In Texas, conservation is increasingly the law of the land
By Kathy Wythe
Thanks to changes in Texas laws and city ordinances and rebates, state and local policies are catching up with water conservation practices, saving homeowners’ water and money.
Today these laws, ordinances and rebates promote outdoor landscape conservation through activities such as encouraging xeriscaping, offering rainwater harvesting rebates and conducting free irrigation system audits.
Municipalities are also working to increase in-home conservation by offering free toilets and showerheads, plumbing repair programs and free water system check-ups.
In its continued effort to promote landscape water conservation, the 83rd Texas Legislature passed Senate Bill 198 banning homeowner associations from prohibiting or restricting property owners from using drought-resistant landscaping or water-conserving natural turf. The association can still require the owners to submit a detailed description of their plans to ensure aesthetic compatibility with other landscaping in the subdivision.
This recent legislation follows a 2003 law that stated homeowner associations may not prohibit or restrict a homeowner from installing outdoor water-conservation measures such as rainwater harvesting systems, drip irrigation and composting. The associations can regulate the size, type, shielding and materials used and the location of the different systems. That law also allowed the associations to restrict the types of new turf property owners could plant, to encourage or require water-conserving turf.
Many water providers and municipalities in Texas offer rebates and incentives to promote water-efficient landscapes.
For example, the San Antonio Water System (SAWS) offers $100 coupons to local nurseries for residents who replace parts of their traditional lawns with certain drought-tolerant plants. Austin Water offers residential properties $25 for every 100 square feet of healthy turfgrass converted to native plant beds with a maximum rebate amount of $1,250. Dallas Water Utilities offers free irrigation system check-ups. El Paso, known for its aggressive promotion of water conservation, paid residents for years to replace their grass with gravel, cement or native plants.
As the drought lingers, more Texas cities and water providers are instituting stricter outdoor watering ordinances. El Paso Water Utilities’ water conservation ordinance mandates year-round restrictions, including 3-day-a-week watering and certain times for watering. Austin allows only once-a-week watering with automatic irrigation systems and once-a-week watering with hoses.
To better enforce these ordinances, a new law gives municipalities the ability to bring civil actions against violators. Previously, they had to enforce these violations through criminal proceedings. Many cities turn off water to the irrigation system after repeated offenses.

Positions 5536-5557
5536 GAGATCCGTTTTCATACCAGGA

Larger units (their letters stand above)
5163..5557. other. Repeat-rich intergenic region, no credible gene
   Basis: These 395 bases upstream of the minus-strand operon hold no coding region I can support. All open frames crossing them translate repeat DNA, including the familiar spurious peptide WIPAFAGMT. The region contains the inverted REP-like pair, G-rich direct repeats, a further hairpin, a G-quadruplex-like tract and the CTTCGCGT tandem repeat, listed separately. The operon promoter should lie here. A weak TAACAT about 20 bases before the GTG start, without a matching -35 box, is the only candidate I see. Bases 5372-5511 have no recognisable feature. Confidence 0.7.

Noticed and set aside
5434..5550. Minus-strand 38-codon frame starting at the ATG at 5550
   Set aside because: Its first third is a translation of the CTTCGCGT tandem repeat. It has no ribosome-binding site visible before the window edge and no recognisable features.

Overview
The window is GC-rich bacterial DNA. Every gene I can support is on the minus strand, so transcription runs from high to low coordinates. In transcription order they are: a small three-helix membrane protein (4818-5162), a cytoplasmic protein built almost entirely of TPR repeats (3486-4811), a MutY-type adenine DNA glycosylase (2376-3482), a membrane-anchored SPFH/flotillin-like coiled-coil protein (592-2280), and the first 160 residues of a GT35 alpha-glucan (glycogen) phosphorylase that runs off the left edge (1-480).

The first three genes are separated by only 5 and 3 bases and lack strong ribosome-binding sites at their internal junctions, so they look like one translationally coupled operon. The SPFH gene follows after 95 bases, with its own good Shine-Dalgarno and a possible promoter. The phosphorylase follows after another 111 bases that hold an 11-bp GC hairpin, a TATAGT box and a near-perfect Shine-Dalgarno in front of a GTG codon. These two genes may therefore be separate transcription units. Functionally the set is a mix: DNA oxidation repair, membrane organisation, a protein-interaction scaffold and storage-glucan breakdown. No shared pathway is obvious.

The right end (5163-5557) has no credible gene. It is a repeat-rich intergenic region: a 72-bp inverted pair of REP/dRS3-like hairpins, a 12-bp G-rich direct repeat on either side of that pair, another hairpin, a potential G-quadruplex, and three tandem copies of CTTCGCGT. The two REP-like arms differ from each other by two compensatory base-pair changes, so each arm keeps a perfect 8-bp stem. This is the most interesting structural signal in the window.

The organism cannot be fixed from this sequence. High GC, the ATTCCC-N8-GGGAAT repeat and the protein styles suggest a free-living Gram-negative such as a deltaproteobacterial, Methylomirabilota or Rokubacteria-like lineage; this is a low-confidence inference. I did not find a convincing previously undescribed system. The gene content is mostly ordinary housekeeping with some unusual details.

In 2011, the Legislature passed several laws relating to rainwater harvesting systems that are connected to public water systems. For example, a rainwater harvesting system used for potable indoor purposes and connected to a public water system is required to have safeguards ensuring harvested rainwater does not contaminate the public water supply. The homeowner must also notify the water provider or municipality before installing the system, and the system has to be installed and maintained by a licensed plumber who is also a water supply protection specialist.
The Texas Commission on Environmental Quality (TCEQ), the state agency that sets drinking water standards, does not set minimum treatment requirements for rainwater except in situations where it will be used as a source for a public drinking water system. It does not regulate nonpotable uses of rainwater.
In 2013, the Texas Legislature added a few more regulations for rainwater harvesting. Now, any privately owned rainwater harvesting system that holds more than 500 gallons and has an additional water source, such as from the public water system, must have a mechanism for ensuring physical separation between the rainwater system and the auxiliary supply to prevent any possible contamination.
Rainwater harvesting and other water-efficient management practices are now mandated for certain state buildings. Any new state building with a roof area of at least 10,000 square feet must include on-site reclaimed technologies such as rainwater harvesting and air-conditioning condensate reuse systems. New state buildings with a roof area of at least 50,000 square feet in a region with an average rainfall of at least 20 inches must have rainwater harvesting systems.